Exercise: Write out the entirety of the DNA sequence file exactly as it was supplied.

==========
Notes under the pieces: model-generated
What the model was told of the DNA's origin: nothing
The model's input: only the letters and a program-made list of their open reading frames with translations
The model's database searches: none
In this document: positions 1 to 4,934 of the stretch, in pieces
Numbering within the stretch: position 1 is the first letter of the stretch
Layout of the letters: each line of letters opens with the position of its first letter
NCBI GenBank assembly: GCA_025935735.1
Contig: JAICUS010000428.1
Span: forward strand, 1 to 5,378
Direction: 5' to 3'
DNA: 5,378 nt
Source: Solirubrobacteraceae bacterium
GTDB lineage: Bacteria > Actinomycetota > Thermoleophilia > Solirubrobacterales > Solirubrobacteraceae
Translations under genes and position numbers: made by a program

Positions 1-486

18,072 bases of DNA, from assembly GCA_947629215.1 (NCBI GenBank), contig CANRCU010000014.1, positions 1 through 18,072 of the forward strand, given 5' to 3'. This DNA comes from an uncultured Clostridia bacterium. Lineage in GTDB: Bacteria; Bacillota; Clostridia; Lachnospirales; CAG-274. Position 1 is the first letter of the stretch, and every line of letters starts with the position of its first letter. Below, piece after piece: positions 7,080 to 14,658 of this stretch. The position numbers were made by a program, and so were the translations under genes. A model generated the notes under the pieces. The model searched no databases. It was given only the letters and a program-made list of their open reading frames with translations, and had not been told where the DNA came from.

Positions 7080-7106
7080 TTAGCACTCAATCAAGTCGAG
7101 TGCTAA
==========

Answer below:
Notes under the pieces: model-generated
What the model was told of the DNA's origin: nothing
The model's input: only the letters and a program-made list of their open reading frames with translations
The model's database searches: none
In this document: positions 1 to 4,934 of the stretch, in pieces
Numbering within the stretch: position 1 is the first letter of the stretch
Layout of the letters: each line of letters opens with the position of its first letter
NCBI GenBank assembly: GCA_025935735.1
Contig: JAICUS010000428.1
Span: forward strand, 1 to 5,378
Direction: 5' to 3'
DNA: 5,378 nt
Source: Solirubrobacteraceae bacterium
GTDB lineage: Bacteria > Actinomycetota > Thermoleophilia > Solirubrobacterales > Solirubrobacteraceae
Translations under genes and position numbers: made by a program

Positions 1-486

18,072 bases of DNA, from assembly GCA_947629215.1 (NCBI GenBank), contig CANRCU010000014.1, positions 1 through 18,072 of the forward strand, given 5' to 3'. This DNA comes from an uncultured Clostridia bacterium. Lineage in GTDB: Bacteria; Bacillota; Clostridia; Lachnospirales; CAG-274. Position 1 is the first letter of the stretch, and every line of letters starts with the position of its first letter. Below, piece after piece: positions 7,080 to 14,658 of this stretch. The position numbers were made by a program, and so were the translations under genes. A model generated the notes under the pieces. The model searched no databases. It was given only the letters and a program-made list of their open reading frames with translations, and had not been told where the DNA came from.

Positions 7080-7106
7080 TTAGCACTCAATCAAGTCGAG
7101 TGCTAA